As a Christian who’s spent time questioning my faith and beliefs, I enjoyed your novel very much. There’s some pretty major theology in here. I thought that might be a stumbling block for people who aren’t religious, but Brad (my employer) is an agnostic, and he really appreciated the book. What do you think your novel has to offer to the non-religious reader? A way of understanding religion that may never have occurred to them.
How would you describe that way of understanding? Non-literalistic, intellectually persuasive, engaging . . . Public imagery of Christianity in this country is very negative, because what shows up in the media is the Christian right. While teaching religion classes at Oregon State University from 1979 to 2007, I would ask the class to put on the top of a piece of paper “Me and Christianity” and write down some adjectives that described how they saw Christianity and Christians. The five adjectives that showed up most frequently were: literalistic, self-righteous, judgemental, bigoted and anti-intellectual. It doesn’t take a genius to figure out where this impression comes from. This knowledge of Christianity comes from Christian radio, Christian television and maybe some Christian campus groups that are trying to convert them . . . One of the themes in the novel is the conflict between the Christian right and the Christian left. A lot of people would be surprised to hear that there is such a thing as the Christian left.
Maybe they (readers who might have this view) would think, “Hey, Christians are regular people like me.” Who even drink and smoke and sleep around!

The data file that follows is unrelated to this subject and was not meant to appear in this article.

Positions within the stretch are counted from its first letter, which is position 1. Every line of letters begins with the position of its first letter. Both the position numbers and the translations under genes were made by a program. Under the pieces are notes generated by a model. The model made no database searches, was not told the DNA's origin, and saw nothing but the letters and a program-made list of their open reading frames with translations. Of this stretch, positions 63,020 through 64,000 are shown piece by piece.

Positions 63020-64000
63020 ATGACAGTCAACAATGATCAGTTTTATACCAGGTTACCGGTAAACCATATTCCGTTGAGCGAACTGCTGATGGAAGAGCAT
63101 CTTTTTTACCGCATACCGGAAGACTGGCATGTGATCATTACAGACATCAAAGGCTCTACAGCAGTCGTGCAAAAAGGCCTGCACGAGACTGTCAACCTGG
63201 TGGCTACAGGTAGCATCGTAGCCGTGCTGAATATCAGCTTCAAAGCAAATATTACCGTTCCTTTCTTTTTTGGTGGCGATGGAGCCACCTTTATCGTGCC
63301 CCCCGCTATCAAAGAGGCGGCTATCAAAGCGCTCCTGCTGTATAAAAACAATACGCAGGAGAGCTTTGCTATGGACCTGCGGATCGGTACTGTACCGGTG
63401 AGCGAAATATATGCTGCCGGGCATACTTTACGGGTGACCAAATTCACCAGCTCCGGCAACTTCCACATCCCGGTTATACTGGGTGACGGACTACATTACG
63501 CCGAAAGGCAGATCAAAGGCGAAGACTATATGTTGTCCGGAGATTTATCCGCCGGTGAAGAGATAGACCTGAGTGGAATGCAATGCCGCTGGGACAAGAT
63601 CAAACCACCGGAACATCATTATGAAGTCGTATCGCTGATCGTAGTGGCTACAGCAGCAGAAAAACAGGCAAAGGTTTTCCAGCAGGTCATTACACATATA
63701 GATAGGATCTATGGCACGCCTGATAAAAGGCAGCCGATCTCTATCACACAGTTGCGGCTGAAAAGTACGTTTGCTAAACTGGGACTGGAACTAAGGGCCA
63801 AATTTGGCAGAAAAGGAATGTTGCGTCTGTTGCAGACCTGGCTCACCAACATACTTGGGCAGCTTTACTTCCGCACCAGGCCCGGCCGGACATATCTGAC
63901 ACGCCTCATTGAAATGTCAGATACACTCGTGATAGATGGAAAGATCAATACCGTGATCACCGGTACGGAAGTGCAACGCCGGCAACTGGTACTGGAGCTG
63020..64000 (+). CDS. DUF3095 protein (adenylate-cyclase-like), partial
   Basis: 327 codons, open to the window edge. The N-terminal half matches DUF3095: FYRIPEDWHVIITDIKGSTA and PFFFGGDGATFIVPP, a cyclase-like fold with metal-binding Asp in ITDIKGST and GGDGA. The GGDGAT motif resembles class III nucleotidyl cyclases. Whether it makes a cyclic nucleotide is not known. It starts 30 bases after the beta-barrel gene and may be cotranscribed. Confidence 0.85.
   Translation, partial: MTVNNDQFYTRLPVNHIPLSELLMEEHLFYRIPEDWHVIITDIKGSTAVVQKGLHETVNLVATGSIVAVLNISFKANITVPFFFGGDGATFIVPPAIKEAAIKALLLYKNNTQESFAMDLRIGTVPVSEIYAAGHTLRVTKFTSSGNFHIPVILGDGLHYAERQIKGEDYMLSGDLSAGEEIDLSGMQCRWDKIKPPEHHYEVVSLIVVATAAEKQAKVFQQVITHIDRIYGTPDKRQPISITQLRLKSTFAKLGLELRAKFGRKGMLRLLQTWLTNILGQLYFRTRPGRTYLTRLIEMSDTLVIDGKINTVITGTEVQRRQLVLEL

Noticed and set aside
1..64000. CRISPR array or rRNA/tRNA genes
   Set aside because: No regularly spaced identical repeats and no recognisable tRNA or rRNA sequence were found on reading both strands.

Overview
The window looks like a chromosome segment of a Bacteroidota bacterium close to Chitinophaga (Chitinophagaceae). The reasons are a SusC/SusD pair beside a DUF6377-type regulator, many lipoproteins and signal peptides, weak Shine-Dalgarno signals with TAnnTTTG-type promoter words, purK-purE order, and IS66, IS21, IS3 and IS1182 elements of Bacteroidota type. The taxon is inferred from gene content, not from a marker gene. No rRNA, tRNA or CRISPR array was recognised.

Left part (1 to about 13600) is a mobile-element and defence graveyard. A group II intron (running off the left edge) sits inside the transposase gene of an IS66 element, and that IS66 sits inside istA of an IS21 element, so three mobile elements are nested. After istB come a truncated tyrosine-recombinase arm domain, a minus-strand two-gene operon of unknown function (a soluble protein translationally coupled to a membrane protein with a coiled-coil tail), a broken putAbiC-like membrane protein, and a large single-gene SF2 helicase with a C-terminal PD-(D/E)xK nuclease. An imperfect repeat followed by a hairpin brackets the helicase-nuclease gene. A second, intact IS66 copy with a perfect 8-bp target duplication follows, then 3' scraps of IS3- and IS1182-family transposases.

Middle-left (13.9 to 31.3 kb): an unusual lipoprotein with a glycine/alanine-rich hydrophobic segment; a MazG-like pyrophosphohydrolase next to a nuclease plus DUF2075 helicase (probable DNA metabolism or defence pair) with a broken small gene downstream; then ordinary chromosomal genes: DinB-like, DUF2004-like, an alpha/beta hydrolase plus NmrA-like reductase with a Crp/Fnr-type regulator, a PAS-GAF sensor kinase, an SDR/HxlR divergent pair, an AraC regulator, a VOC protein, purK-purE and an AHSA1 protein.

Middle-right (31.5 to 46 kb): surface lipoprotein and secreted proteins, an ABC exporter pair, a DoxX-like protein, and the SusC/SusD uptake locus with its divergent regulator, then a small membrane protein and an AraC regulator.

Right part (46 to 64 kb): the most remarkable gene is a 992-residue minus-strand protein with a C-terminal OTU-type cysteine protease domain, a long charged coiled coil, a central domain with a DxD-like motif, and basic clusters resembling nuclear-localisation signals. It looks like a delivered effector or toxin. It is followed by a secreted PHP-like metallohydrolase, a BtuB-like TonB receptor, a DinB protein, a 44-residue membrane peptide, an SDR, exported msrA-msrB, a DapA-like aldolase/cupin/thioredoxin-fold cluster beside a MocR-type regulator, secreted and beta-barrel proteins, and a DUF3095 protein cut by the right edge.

That brings me to another of my questions. You’ve given your two main characters, Kate and Martin, a habit that many people consider a minor vice: smoking. Why did you choose to make this part of their characters? It’s because I smoke a pipe and I get pissed off about what’s happened to smokers in this country. For decades, the most creative place that I could journal is in a pub with a Guinness and my pipe. I received my doctorate at Oxford University, and some of my books were conceived in almost complete outline at the Eagle and Child pub, locally known as the Bird and Baby, where Tolkien and C.S. Lewis and the other Inklings met. I could smoke my pipe and get lost in the ideas. Here in America, when they banned smoking in all restaurants, even pubs, it severely limited the places where I could write. You can’t journal very well on a street corner. I’ve never had anyone complain about the smell of my pipe tobacco; in fact, I’ve had people chase me down the street wanting to know what tobacco I use because they liked the smell. I wanted to show people that smokers aren’t the scum of the earth.
It occurred to me that this book is a romance in the lesser-known meaning of the word: a story of passionate pursuit. There is a potential romance between two characters, Kate and Martin, but there’s also a more spiritual romance as Kate flirts with, then pursues, the idea of leaving her tenure-track job at her liberal arts college to teach in a seminary. She must decide, in effect, what her true love is. I bet you’ve never had anyone refer to this book a romance novel before. Not in that semi-technical literary meaning. People are wondering what’s going to happen to Kate and Martin. I am working on a sequel. I’m working on another nonfiction book, too, and the deadline for that one is September. Even though the deadline is near, I find myself stealing hours away to work on the sequel to the novel. This is not an indication of my feelings about the other book, but rather an indication of how interested I am in the sequel . . . My wife has told me Kate and Martin cannot sleep together until Volume Three.
A few minutes later, one of our booksellers poked her head in to call for help, having gotten swamped at the register by people arriving for Borg’s talk, and so our interview was brought to an abrupt close.
Amanda MacNaughton fled Barnes & Noble to work at Paulina Springs Books about six years ago. Besides the lack of dress code, her favorite things about her job are her work coordinating author events and the freedom to be herself when talking with customers—whether about her favorite books or the big questions in life.